August 20, 2018

What’s the Difference Between Series A and a Seed Funding Round?

When raising capital for a startup, it pays to understand the different stages or “rounds” of investing that exist. The most common funding round types for early-stage equity crowdfunding startups are the Seed Funding Round and the Series A Round of Funding.

While both eventually give the investor equity in a crowdfunding startup, there are key differences between Series A and Seed Funding rounds that all equity crowdfunding investors should understand before investing.

What is Seed Funding?

A Seed Round refers to the earliest investments in what will hopefully be a fast-growing startup. Remember the story of a venture capitalist who wandered into Steve Jobs’ garage and gave he and Steve Wozniak $250,000? That was what basically what we know as a seed round.

The investor in question, Mike Markulla, put in $250,000 broken down as $80,000 in equity and $170,000 as a loan way back in 1976.

What you’re doing as a Seed Round investor is “seeding” a newly formed company with the initial money needed to develop the product, conduct market research, and nail down just exactly what the startup will do. This is also typically when an MVP (minimal viable product) is developed and if necessary put into production.

Since valuing any startup at this stage is difficult, many seed investors will utilize a convertible notes, that eventually converts to equity in the company once a provable valuation is attained and a certain funding round occurs. You may also see some businesses conduct a priced round where they decide on an exact value of the company and allow you to buy common shares of the organization.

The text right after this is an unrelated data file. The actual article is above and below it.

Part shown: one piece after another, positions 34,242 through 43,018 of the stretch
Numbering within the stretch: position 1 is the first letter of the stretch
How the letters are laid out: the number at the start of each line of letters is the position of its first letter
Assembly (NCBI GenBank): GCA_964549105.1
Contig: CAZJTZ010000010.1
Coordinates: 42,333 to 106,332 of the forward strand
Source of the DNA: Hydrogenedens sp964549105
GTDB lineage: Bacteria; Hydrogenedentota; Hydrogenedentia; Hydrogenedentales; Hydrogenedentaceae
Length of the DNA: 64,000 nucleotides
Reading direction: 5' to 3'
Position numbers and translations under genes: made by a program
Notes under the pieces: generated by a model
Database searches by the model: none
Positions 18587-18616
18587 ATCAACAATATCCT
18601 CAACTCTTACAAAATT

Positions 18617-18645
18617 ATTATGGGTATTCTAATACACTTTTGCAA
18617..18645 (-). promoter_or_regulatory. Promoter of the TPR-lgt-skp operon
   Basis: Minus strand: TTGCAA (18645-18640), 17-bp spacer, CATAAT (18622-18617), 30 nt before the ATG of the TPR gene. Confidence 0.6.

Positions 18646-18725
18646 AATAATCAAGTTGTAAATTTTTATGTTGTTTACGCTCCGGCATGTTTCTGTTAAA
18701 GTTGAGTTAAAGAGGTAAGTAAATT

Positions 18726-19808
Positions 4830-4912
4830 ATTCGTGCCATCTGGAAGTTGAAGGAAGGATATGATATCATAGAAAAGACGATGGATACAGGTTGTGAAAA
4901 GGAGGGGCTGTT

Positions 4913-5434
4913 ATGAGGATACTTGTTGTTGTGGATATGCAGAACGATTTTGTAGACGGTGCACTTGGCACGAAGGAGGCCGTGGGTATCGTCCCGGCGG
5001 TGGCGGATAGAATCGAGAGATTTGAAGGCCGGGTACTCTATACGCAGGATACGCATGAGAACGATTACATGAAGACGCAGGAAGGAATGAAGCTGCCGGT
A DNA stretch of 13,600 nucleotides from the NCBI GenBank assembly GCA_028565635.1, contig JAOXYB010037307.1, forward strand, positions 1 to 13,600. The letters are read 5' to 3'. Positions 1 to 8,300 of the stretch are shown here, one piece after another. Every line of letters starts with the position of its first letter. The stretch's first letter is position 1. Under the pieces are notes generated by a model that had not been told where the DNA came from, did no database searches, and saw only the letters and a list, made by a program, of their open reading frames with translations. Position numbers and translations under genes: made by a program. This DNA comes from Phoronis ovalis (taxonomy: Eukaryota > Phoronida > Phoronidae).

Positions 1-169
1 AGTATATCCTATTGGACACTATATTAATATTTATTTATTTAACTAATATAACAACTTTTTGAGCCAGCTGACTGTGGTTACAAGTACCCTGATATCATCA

Either way, the idea is to invest small dollar amounts in businesses at the most risky point of their development but share in the largest upside by investing at the lowest valuation of the company.

What is Series A?

Going back to our Apple example, it wasn’t long before Apple raised a larger sum of money. This was Apple’s “Series A” and allowed them to raise $518,000 (at a pre-valuation of $3 million) from a short list of well-connected venture capital investors including Venrock, Sequoia, and Andrew Grove the COO of Intel.

                                          Image Source: computerhistory.org.

A Series A round is typically the first funding round where the startup is a “real company” as opposed to the Seed Round which helps nail down key details and build the product. This is what happened with Apple: their seed round allowed them to build a prototype whereas before the “Two Steve’s” were tinkering in a California garage. Once an early Macintosh prototype had been built, they were able to take it to their Series A investors.

Funding rounds and you

Early-stage venture investing has come a long way since the 1970s and rounds have become bigger and the nuances of each stage have grown in complexity. Nonetheless, the same basic principles hold. Seed investing is about building product and trying to find early traction. Series A is about trying to get your product to market at scale.

Now with equity crowdfunding you have the opportunity to partake in becoming an investor in the seed and series A rounds of startups. When deciding what to invest in, we think that focusing on a startup’s product and target market can help vastly increase your investment success rate.

Invest where you believe in the product has an honest shot at success and in management that can deliver on what they set out to do. By doing these things, and armed with the basic knowledge of funding rounds and terms, you too can join the crowd of successful equity crowdfunders.


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About: Sean o'reilly

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